They came silently, rising from the edge of the rocks above. They wore high collared vests riveted with hundreds of brass hexagonal scales, and helms of bronze and leather. Reddish eyes gleamed beneath the rim of the helms, framed by some sort of coppery tattoo.
Gilliam’s arrow flew true, striking through a juncture in the brass scales, and we heard the soldier give a muffled grunt. Judging from how far the arrow penetrated, it had to have pierced a lung, yet the broad-shouldered figure kept coming.
Demarra voiced a short cry, and slender Darine throwing knives sprouted from another of the figure’s necks and shoulder, rocking it back on its heels. Luckily, this threw off its aim, and the bolt from its heavy crossbow shattered against the rocks behind us.
Sera raised her hands, fingers spread wide, and I felt the heat blossom in my gut, tingling through my own fingers. A sheet of flames arced across the precipice above.
There was no scream, no scrambling in surprise or fear. The soldiers stepped through the wash of flre, the flames licking and curling about their armor, the leather smoldering, cloth aflame.
Another of Gilliam’s arrows lodged deep in the leader’s shoulder, but it did not hesitate in lifting its dark iron sword high, bringing it down with an almost mechanical jerk.
Then Varis was there, catching the blade along his own, throwing his weight into the parry.
The other soldier lifted its crossbow, not even bothering to sight, the heavy stock shuddering as the iron-bound mechanism released.
I hurled a globe of fire at the same time, and the bolt burst aflame, disintegrating into ash before it could strike Ana.
She made the most of her twist to try to avoid the missile , adding the momentum to the underhand sweep of her scythe. It took the second crossbowman’s arm off just below the elbow, sending the heavy crossbow clattering away.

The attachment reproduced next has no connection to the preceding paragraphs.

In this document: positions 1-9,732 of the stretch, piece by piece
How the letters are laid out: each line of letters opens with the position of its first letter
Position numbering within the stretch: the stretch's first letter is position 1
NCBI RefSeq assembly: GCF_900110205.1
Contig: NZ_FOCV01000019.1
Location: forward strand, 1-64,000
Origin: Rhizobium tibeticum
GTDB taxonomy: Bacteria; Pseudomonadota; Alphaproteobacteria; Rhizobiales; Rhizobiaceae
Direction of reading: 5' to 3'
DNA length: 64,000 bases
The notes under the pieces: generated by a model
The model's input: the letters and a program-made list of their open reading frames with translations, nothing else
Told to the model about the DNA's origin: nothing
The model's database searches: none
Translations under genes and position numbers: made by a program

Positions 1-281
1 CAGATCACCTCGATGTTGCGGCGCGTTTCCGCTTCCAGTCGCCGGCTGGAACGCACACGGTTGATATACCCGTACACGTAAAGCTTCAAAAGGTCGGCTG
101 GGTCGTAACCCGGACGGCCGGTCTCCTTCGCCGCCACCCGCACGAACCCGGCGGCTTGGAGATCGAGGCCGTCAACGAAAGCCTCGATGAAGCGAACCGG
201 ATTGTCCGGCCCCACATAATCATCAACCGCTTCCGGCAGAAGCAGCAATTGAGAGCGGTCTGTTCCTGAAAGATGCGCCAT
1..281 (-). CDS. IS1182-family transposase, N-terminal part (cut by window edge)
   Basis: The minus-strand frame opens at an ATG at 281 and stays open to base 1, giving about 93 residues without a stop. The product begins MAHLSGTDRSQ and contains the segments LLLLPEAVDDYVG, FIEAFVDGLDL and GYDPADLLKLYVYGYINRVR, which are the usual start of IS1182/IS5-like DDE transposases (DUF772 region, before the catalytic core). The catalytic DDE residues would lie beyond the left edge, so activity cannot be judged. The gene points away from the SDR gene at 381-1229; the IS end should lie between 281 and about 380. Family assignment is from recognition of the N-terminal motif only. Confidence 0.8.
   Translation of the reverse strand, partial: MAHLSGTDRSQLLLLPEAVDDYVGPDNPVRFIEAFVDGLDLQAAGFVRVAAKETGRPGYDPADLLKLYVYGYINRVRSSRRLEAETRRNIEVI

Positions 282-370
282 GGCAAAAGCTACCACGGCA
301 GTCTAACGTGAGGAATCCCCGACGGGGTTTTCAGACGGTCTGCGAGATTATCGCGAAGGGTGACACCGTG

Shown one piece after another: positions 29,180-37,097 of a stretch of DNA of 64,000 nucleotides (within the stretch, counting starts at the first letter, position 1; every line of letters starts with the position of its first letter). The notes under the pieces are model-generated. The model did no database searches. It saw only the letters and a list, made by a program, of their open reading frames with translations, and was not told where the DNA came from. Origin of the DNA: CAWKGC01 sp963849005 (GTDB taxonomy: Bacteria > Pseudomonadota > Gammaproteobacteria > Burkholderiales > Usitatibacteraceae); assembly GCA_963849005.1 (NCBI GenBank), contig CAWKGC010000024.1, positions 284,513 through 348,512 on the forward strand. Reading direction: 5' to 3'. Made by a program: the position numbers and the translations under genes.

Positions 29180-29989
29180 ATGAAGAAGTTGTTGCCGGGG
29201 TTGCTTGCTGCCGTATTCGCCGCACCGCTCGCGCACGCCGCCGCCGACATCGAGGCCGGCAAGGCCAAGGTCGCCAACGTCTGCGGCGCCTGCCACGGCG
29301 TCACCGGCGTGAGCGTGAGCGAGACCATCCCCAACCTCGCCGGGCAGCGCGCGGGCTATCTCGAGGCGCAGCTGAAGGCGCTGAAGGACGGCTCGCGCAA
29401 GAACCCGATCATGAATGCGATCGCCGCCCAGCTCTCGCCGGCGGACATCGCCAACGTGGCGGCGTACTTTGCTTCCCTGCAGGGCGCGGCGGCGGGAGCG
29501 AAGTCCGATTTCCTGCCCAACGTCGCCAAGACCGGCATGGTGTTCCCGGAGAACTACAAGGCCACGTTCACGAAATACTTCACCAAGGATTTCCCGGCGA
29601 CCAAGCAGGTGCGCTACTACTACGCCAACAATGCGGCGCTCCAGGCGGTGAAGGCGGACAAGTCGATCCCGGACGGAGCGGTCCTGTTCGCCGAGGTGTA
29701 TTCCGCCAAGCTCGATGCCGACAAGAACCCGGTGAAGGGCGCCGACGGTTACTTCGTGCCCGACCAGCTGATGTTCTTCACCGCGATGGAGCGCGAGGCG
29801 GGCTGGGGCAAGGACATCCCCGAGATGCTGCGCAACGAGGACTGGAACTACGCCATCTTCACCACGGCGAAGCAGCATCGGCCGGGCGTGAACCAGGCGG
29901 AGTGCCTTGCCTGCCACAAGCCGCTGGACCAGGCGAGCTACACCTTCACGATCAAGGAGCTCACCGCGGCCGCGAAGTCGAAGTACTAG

The blow struck a shower of deep green-blue sparks, and Ana stumbled back from the cinders, the blade of her scythe scorched and smoldering.
“Behind me!” Aurora shouted, pushing her sister back, raising her bejeweled dagger in a high guard as the other boltman leveled the weapon at her.
But Pyrklist proved faster, dashing forward to fling himself upon the heavy crossbow. The bolt ricocheted off the ground in front of the twins, spinning harmlessly away.
Gilliam swore, as his third arrow drove up to the fletchings beneath the leader’s helm. It did not slow, pressing its stiff-armed attack against Varis, who kept batting the heavy blade aside.
He’d worked out his opponent’s timing, though, and when the leader raised its heavy sword to strike again, his own blade slid to the hilt in the gap in the armer beneath the armpit.
Black blood spewed from the wound, and Varis cried out as the dying soldier’s sword came down hard across his shoulder. Luckily, the strike hit a buckle. Still, Varis staggered with the impact.
And the leader raised his sword again….